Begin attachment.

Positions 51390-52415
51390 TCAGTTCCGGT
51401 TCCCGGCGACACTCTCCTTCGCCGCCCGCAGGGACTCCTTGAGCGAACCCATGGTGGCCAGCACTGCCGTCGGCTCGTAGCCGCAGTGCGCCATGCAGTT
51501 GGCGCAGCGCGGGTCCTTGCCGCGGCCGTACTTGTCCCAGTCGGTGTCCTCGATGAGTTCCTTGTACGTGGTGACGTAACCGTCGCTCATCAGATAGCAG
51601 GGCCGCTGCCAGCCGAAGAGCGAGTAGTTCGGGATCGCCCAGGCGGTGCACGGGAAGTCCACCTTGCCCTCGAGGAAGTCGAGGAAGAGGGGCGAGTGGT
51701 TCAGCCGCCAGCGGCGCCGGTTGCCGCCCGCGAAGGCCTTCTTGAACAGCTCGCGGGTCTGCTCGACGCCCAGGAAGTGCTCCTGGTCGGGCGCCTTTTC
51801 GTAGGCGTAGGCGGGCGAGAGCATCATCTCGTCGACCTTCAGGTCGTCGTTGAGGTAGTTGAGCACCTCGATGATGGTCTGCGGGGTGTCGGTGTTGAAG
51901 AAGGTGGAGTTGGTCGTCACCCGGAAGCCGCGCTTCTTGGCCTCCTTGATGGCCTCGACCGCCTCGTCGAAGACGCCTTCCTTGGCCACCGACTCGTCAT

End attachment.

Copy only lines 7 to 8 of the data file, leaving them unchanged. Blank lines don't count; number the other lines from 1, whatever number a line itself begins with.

51801 GTAGGCGTAGGCGGGCGAGAGCATCATCTCGTCGACCTTCAGGTCGTCGTTGAGGTAGTTGAGCACCTCGATGATGGTCTGCGGGGTGTCGGTGTTGAAG
51901 AAGGTGGAGTTGGTCGTCACCCGGAAGCCGCGCTTCTTGGCCTCCTTGATGGCCTCGACCGCCTCGTCGAAGACGCCTTCCTTGGCCACCGACTCGTCAT